Typically, New Shepard flies well above the 62-mile (100 kilometers) Kármán line that international authorities recognize as the boundary of space. The rocket will return autonomously to its launch site and land, and the crew capsule will descend beneath a parachute.
Who is Blue Origin launching on New Shepard?
New Shepard's first crewed flight will carry four passengers, but no pilot as the space capsule is an automated system. The crew will include:
Jeff Bezos, 57, who founded Blue Origin in 2000 and made billions as the founder of Amazon.com.
Mark Bezos, 53, the younger brother of Bezos and a millionaire in his own right. He is a former ad executive and is on the leadership council of the non-profit Robin Hood, which fights poverty, according to Business Insider.
Wally Funk, 82, a pioneering female aviator who was one of the famed Mercury 13, women tested by NASA as potential astronauts during the early days of the U.S. space program. Funk will become the oldest person to fly in space with this launch, beating the late Mercury astronaut John Glenn, who was 77 when he flew on his second mission on NASA's space shuttle Discovery in 1998.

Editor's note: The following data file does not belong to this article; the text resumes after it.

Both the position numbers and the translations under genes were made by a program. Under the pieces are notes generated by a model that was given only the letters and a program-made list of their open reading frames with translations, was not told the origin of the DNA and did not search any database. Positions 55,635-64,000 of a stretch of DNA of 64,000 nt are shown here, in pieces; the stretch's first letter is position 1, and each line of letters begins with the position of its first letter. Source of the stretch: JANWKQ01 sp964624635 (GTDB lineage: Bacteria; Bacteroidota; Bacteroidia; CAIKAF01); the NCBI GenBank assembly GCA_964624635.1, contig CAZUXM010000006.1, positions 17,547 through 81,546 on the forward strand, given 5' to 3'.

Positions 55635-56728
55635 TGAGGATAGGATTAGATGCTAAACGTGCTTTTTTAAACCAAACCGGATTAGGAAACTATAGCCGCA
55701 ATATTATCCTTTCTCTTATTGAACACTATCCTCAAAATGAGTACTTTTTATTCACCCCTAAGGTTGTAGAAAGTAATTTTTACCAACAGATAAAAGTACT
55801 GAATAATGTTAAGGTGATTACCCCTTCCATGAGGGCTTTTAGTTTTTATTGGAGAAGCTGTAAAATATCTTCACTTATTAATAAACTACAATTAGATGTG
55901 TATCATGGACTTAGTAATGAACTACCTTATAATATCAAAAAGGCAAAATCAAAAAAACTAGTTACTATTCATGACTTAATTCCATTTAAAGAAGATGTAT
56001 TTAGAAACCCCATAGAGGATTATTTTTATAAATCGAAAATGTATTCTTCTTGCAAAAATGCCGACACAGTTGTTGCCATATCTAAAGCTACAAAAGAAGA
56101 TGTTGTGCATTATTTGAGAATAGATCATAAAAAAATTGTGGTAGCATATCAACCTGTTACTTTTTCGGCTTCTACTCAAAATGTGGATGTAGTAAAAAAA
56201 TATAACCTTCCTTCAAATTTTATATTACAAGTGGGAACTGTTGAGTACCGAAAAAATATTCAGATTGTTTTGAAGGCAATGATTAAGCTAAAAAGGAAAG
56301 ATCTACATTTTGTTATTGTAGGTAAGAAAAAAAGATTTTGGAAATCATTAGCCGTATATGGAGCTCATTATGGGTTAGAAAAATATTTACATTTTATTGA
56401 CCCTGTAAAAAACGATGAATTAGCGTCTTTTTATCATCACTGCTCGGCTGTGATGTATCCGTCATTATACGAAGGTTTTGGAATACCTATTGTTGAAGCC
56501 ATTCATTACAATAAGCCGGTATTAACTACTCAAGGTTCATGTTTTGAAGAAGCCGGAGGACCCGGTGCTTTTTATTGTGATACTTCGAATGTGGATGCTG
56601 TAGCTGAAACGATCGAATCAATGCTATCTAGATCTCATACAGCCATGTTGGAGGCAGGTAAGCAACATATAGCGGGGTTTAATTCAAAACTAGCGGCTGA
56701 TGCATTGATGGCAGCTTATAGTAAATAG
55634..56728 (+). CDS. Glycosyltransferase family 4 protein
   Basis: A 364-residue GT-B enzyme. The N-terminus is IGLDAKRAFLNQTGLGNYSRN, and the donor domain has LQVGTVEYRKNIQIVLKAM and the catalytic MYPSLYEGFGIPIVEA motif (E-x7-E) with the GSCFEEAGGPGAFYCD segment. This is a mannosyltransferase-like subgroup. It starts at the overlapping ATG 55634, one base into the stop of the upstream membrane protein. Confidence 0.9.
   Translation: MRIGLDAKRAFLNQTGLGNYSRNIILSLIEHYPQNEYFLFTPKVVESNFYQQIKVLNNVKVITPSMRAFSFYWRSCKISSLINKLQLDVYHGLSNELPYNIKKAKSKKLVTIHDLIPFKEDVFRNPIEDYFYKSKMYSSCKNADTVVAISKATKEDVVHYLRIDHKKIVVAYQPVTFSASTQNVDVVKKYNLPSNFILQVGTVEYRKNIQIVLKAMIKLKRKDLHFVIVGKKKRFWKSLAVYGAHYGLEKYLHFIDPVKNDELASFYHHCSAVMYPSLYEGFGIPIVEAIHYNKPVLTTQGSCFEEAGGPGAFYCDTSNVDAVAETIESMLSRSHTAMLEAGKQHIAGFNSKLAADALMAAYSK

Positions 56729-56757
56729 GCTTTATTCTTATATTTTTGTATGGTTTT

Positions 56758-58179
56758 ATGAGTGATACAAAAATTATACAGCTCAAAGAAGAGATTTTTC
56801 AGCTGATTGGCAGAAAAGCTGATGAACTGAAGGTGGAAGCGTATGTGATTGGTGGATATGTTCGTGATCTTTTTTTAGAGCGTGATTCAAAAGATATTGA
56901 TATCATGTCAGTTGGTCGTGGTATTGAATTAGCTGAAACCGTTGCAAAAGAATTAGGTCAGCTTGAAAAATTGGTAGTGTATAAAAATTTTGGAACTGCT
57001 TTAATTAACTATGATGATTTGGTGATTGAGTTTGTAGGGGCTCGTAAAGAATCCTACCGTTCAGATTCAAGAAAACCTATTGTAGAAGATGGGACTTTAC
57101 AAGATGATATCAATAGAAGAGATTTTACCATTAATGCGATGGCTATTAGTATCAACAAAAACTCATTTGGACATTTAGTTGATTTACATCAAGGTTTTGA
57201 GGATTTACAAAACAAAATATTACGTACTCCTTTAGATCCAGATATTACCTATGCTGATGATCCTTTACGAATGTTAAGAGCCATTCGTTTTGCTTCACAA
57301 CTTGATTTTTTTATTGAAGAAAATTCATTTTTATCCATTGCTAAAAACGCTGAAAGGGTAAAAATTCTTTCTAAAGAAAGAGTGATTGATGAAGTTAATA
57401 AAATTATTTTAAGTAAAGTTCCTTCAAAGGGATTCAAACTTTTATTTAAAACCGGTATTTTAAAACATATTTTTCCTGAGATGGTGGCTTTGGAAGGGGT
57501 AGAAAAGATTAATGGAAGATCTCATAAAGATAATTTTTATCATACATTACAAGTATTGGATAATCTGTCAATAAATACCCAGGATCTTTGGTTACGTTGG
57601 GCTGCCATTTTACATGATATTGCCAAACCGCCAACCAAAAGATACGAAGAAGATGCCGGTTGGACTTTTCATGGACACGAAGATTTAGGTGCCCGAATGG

Oliver Daemen, 18, a physics student who plans to study at the University of Utrecht in the Netherlands. Deaemen will be the youngest person in space on this mission, beating Russian cosmonaut Gherman Titov, who was 25 when he flew on the Soviet Union's Vostok 2 mission in 1962. Daemen is a late addition to the crew, replacing the anonymous winner of a $28 million auction for the first paid seat on New Shepard.
Blue Origin announced Daemen's addition to the New Shepard crew on July 15, just five days before launch. The winner of the company's auction "has chosen to fly on a future New Shepard mission due to scheduling conflicts," Blue Origin officials said at the time.